The initial predominant indicator of Alzheimer’s or Lewy body dementia — e.g., whether it is memory loss, executive function decline, language deficit or visuospatial dysfunction — is associated with particular later behavioral and psychological changes, finds a new retrospective longitudinal study. Moreover, as dementia progresses, changes such as agitation, apathy, depression, hallucinations and personality change tend to be correlated with the initial cognitive phenotype.
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The study, which analyzed more than 2,400 patients with neuropathologically confirmed Alzheimer’s and/or Lewy body dementia, was published by Cleveland Clinic researchers in JAMA Network Open (2022;5:e220729).
“This is the first study to show that the presenting clinical phenotype — along with neuropathology and a patient’s age and sex — predicts the likelihood of subsequently developing specific behavioral and psychological symptoms,” says the study’s lead author, Jagan Pillai, MD, PhD, staff neurologist with Cleveland Clinic Lou Ruvo Center for Brain Health. “Awareness of these associations can help inform patients and their caregivers of the probable course of their disease and help guide management.”
The myriad behavioral and psychological symptoms associated with dementia can impact a patient’s functional limitations, caregiver burden, timing of institutionalization and even mortality risk. Different manifestations of dementia are believed to reflect selective regional vulnerability of neuronal populations and patterns of neurofibrillary tangle accumulation and Lewy body pathology, contributing to clinical dementia phenotypes.
Whether a patient’s initial cognitive presentation is associated with the nature and severity of subsequent behavioral and psychological manifestations of dementia had not been previously determined and was the main focus of the current study.
The study population was taken from the National Alzheimer Coordinating Center database, with records from 37 centers between 2005 and 2019. The analysis included 2,422 patients (59.7% men; mean age, 74.4 years). Patients had neuropathologically confirmed diagnoses of Alzheimer’s disease (n = 1,187), Lewy body dementia (n = 331) or mixed Alzheimer’s disease and Lewy body dementia pathology (n = 904). The mean (± SD) interval from initial visit to autopsy was 5.5 ± 2.8 years.
Initial clinical phenotypes — as determined by the predominant symptom of cognitive decline first recognized by a clinician — were characterized as having primarily amnestic (memory loss), executive (or attention/concentration), language or visuospatial features.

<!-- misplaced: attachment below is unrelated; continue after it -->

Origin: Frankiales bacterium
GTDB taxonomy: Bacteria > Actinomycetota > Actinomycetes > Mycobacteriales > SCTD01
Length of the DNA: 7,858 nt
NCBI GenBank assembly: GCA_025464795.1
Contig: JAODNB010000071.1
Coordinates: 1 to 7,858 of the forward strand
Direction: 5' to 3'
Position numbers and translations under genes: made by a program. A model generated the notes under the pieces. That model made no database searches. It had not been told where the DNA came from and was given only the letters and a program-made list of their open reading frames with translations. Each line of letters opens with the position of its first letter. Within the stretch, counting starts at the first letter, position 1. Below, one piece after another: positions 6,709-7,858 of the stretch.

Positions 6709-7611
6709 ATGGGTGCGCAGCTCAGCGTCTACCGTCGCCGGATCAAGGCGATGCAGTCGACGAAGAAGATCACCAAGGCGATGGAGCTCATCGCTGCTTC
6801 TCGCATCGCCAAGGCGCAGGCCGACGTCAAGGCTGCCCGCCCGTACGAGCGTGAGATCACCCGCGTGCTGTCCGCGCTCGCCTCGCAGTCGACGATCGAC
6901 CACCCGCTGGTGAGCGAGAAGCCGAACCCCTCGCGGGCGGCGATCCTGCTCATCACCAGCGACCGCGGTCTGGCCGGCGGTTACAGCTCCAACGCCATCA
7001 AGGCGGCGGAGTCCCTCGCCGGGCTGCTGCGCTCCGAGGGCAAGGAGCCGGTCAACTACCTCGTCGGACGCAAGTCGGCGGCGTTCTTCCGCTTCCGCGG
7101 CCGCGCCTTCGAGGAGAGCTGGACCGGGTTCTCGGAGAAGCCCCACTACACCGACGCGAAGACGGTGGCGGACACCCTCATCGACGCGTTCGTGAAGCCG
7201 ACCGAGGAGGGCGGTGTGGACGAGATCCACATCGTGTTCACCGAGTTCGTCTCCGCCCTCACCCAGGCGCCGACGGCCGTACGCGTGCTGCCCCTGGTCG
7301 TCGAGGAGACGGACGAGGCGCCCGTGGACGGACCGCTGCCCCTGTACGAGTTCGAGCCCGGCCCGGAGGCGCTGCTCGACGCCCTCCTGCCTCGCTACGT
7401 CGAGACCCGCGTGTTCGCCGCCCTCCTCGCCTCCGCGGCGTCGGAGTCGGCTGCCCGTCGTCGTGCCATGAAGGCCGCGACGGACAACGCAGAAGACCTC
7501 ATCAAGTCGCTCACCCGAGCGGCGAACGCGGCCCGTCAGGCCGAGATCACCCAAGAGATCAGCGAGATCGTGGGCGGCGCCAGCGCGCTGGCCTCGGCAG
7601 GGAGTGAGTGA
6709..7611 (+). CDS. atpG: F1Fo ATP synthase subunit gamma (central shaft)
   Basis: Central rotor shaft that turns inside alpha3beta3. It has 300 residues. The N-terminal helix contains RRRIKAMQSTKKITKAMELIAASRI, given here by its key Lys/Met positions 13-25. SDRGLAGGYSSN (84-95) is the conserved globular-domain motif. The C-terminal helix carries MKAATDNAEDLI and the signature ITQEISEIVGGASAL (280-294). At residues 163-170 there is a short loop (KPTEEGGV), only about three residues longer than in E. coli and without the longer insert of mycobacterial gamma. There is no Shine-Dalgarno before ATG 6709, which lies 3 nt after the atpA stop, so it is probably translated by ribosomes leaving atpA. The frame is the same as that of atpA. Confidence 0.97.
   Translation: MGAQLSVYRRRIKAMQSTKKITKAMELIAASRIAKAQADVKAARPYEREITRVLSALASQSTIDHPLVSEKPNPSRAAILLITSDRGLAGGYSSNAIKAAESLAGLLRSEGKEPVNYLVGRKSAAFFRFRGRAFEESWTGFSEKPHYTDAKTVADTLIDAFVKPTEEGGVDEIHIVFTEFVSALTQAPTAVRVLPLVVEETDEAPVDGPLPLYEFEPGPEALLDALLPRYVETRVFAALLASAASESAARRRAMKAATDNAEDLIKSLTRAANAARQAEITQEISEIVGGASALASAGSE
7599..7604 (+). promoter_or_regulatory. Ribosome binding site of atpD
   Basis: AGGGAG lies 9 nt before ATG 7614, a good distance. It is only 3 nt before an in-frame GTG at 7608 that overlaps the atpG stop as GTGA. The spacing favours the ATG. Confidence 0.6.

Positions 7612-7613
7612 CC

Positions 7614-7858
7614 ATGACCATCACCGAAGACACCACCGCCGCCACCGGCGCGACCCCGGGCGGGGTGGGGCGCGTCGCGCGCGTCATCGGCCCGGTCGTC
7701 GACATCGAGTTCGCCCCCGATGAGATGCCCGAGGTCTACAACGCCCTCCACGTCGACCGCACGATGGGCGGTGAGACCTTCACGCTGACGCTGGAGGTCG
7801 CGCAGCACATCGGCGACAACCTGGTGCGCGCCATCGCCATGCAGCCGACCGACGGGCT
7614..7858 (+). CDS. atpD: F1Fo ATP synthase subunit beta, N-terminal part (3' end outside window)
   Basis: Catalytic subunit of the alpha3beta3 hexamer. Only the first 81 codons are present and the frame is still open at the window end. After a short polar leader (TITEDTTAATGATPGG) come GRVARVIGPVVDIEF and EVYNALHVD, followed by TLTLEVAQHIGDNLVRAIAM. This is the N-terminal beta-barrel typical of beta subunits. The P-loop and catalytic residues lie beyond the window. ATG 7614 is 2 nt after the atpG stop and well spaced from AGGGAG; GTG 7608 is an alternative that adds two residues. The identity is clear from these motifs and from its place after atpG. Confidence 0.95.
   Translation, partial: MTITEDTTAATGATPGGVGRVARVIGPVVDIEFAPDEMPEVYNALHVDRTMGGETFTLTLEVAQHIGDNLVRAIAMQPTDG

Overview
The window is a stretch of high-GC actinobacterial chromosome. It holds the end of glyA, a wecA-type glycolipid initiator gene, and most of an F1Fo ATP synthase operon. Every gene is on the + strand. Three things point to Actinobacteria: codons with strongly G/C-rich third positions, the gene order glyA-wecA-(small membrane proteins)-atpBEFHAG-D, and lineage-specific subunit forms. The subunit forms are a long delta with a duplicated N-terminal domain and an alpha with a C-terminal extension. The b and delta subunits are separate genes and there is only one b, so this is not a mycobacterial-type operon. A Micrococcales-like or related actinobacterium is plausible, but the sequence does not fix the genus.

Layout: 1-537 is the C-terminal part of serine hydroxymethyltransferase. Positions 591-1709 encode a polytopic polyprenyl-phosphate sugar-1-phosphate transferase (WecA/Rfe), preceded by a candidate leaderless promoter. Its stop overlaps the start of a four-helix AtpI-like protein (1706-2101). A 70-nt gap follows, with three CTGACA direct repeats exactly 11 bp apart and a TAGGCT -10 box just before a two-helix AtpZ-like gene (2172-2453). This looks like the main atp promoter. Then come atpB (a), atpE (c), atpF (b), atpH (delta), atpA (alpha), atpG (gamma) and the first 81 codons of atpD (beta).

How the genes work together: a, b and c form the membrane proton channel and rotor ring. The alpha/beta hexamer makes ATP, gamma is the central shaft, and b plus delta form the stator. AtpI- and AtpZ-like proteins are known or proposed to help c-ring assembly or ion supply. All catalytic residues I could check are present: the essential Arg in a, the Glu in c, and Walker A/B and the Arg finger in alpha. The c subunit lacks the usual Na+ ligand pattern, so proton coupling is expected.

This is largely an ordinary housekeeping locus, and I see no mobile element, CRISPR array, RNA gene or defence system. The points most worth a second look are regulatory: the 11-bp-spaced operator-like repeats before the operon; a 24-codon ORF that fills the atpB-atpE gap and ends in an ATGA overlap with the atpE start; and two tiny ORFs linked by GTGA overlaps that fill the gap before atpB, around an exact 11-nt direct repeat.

Next, changes in 10 behavioral and psychological symptoms, as determined and noted by the clinician at subsequent patient visits, were identified and compared to the initial phenotype and other patient characteristics and the underlying neuropathology. The 10 symptoms evaluated were agitation, apathy, delusions, depression, disinhibition, auditory hallucinations, visual hallucinations, irritability, personality change and rapid eye movement (REM) sleep behavior change.
Neuropsychiatric Inventory Questionnaire data were used to determine severity scores for behavioral and psychological changes.
Analysis of the data revealed several patterns in the development of behavioral and psychological symptoms of dementia.
A majority of patients in the cohort had the amnestic phenotype (77%). Compared with these patients with initial amnestic symptoms:
In addition, differences were found to be associated with Lewy body disease versus Alzheimer’s disease. Lewy body disease involved:
The following differences were seen in the mixed Alzheimer’s-Lewy body disease group:
The study also identified younger age as a risk factor for developing most behavioral and psychological symptoms, as well as for greater symptom severity. In addition, low educational level and male sex were associated with more severe symptoms among patients with Alzheimer’s disease or mixed Alzheimer’s-Lewy body dementia.
Overall, women were less likely than men to develop agitation, apathy, visual hallucinations, irritability and REM sleep behavior change, but women had a higher risk of depression.
Dr. Pillai emphasizes two key conclusions from the study. “First, initial cognitive presentation is significantly associated with the development of specific behavioral and psychological symptoms of dementia,” he says. He notes that the mechanism for this observation may be explained by regional differences in brain functions. For example, the prefrontal cortex — associated with executive function — is also thought to play a role in reality-based beliefs, which likely explains the elevated risk of delusions and hallucinations in patients who present initially with executive dysfunction.
“Additionally, the spectrum of behavioral and psychological symptoms reflect the underlying neuropathology,” he says, noting that significant differences were found between patients with Alzheimer’s pathology as opposed to Lewy body pathology.
“These findings collectively provide an important window into the heterogeneity of cortical changes in dementia,” Dr. Pillai concludes. “This is useful to clinicians as they plan patient care and counsel caregivers and family of patients with dementia.”